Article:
You can use diet and lifestyle
changes to lower triglyceride levels. These changes may be especially good at
lowering borderline-high levels (150 to 199 mg/dL) back to normal levels (less
than 150 mg/dL).
Diet and lifestyle changes include:
- Staying at a healthy weight.
- Limiting fat and
- Being more active.
- Limiting alcohol.
You may also take medicines to lower triglyceride levels.
Medicines may be used if you have risk factors for
coronary artery disease (CAD). In this case, your
doctor may first want to lower your
LDL ("bad") cholesterol level and raise your
HDL ("good") cholesterol level before adding medicine
to lower your triglycerides.
For more information on target
levels and treatment for high cholesterol, see the topic
Interactive Tool: Are You at Risk for a Heart Attack?
to calculate your risk of a heart attack based on your cholesterol levels and
Diet and lifestyle changes are the first steps you will take to lower
Diet and lifestyle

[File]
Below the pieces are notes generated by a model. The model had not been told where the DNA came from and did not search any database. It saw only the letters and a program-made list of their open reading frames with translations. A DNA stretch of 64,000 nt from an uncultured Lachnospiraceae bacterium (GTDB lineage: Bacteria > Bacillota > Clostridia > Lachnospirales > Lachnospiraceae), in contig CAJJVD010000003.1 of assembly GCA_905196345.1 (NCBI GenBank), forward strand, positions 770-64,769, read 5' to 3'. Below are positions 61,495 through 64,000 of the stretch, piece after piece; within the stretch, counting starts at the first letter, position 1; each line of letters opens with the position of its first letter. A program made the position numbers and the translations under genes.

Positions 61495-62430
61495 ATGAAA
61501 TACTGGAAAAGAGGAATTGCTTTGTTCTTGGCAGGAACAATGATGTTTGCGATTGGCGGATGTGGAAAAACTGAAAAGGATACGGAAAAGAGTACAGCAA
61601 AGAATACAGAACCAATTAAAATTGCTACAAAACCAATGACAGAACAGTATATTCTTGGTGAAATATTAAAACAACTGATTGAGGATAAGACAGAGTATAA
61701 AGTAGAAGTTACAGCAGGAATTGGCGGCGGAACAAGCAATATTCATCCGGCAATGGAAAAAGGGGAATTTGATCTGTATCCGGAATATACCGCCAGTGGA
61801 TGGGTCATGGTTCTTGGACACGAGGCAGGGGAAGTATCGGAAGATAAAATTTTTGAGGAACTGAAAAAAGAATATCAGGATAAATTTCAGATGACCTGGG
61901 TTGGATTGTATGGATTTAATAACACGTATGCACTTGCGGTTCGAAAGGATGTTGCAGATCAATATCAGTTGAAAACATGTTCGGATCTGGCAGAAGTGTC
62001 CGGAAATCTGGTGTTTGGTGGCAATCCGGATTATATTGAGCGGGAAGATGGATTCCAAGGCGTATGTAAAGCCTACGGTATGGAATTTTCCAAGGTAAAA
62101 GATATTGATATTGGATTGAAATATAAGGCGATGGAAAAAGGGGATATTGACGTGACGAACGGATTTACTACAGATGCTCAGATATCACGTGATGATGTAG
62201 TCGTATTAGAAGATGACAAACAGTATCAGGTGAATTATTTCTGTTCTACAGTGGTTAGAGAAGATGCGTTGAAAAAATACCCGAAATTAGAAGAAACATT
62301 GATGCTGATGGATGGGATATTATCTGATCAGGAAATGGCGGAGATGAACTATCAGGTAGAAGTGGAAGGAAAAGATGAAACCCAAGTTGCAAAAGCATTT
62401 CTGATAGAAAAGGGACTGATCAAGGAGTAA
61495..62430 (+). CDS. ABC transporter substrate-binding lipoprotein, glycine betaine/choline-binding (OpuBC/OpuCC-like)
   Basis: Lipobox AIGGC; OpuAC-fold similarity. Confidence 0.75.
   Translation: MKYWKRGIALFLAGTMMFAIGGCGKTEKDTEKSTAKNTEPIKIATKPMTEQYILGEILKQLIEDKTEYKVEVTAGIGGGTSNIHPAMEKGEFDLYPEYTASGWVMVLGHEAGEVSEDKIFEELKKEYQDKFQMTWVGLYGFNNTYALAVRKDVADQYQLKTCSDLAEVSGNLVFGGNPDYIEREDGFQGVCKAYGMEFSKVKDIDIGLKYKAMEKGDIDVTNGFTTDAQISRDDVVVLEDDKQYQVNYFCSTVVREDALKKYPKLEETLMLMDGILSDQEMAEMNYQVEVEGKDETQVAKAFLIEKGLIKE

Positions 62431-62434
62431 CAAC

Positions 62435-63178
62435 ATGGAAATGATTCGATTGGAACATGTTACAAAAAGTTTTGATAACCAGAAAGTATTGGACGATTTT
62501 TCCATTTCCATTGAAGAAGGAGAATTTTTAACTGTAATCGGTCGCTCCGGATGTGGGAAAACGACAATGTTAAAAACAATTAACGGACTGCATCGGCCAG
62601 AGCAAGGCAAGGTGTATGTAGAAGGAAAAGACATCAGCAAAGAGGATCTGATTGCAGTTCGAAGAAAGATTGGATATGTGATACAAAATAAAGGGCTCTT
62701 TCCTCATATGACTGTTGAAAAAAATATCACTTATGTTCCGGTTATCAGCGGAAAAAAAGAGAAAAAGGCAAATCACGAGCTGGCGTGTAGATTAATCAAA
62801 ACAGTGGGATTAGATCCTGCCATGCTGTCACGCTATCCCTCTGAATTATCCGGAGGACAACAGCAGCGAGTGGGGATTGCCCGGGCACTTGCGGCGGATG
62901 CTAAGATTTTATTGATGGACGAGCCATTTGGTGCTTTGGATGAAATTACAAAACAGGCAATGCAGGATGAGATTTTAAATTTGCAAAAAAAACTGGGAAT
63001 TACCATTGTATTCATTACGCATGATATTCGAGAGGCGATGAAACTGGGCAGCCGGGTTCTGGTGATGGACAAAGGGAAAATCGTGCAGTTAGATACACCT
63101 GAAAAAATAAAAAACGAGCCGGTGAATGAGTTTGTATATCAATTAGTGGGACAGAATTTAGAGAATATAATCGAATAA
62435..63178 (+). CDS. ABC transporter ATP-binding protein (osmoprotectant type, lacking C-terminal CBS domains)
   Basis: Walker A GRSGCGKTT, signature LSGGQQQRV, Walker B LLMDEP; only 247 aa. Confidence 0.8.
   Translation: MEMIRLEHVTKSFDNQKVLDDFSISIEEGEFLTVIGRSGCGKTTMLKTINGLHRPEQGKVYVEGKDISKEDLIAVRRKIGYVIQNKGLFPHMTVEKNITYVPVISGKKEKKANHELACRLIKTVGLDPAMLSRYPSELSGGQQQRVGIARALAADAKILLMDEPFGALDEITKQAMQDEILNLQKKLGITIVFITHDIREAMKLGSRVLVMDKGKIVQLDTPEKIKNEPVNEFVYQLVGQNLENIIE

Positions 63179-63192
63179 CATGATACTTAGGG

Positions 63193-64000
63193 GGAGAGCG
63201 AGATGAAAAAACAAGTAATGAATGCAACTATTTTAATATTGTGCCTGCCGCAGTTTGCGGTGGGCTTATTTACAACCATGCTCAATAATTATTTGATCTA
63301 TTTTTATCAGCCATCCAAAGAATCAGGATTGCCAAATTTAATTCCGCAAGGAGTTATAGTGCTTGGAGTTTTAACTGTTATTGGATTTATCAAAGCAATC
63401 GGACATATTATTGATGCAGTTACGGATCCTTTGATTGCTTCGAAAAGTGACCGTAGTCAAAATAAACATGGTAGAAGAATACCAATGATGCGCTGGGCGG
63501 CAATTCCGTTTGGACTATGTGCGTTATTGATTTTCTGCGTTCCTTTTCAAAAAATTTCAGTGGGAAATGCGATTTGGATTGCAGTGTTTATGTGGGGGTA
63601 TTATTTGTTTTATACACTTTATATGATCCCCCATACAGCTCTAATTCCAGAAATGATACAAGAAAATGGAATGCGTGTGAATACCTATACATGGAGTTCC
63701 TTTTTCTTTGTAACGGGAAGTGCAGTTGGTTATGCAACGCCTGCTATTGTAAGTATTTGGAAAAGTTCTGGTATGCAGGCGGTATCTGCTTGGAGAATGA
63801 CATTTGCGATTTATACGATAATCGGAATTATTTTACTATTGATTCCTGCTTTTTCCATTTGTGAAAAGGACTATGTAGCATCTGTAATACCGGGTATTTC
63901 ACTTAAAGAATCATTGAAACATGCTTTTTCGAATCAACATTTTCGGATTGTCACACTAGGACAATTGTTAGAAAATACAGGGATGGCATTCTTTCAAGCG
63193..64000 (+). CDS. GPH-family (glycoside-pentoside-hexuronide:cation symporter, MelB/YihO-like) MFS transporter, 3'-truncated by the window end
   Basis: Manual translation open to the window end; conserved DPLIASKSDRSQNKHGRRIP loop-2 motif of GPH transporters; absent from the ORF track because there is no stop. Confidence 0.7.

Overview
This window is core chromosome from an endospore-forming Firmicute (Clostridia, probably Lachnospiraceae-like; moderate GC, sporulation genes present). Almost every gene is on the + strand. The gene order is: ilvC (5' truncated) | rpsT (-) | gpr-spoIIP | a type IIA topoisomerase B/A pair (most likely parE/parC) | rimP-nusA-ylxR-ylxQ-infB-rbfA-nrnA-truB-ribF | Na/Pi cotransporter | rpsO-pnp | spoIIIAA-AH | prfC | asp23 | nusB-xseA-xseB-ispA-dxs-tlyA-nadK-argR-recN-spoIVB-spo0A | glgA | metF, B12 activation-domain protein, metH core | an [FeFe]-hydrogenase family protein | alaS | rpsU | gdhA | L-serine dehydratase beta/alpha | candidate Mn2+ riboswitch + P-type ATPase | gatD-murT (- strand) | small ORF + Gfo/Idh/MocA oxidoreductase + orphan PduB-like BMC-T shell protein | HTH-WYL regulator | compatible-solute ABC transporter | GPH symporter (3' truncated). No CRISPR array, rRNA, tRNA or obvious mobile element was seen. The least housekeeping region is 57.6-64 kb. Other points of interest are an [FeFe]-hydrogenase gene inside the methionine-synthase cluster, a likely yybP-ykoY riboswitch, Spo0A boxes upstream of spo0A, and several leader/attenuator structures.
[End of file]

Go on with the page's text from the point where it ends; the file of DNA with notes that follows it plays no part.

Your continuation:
Adding fish oils (omega-3 fatty acids)
to your diet may lower triglyceride levels. You can add fish oil by eating fish
at least 2 times a week or by taking supplements. Oily fish with lots of
omega-3 fatty acids include salmon, tuna, and mackerel.
want to try
Therapeutic Lifestyle Changes (TLC) and the
Therapeutic Lifestyle Changes (TLC) diet. TLC is a
combination of diet and lifestyle changes that can lower your cholesterol. The
following information can help you get started with the TLC diet:
To reduce carbohydrate in your diet, you may want to
learn about the
amount of carbohydrate in various foods.
Alcohol has a particularly strong effect on triglycerides. Regular,
excessive use of alcohol or even a one-time drinking binge can cause a
significant increase in triglycerides.
Binge drinking can cause a spike in your triglycerides that may trigger
pancreatitis. Your doctor will want you either to stop
or to limit the amount of alcohol you drink.
Before you increase
your activity, check with your doctor to be sure it is safe. You may also want
to talk with a dietitian to design a nutrition program that is right for you.
Your doctor will also look for anything else that might be
causing your high triglycerides, such as
hypothyroidism, poorly controlled
diabetes, kidney disease, or medicines. Your doctor
may adjust or stop any medicines that might raise your triglyceride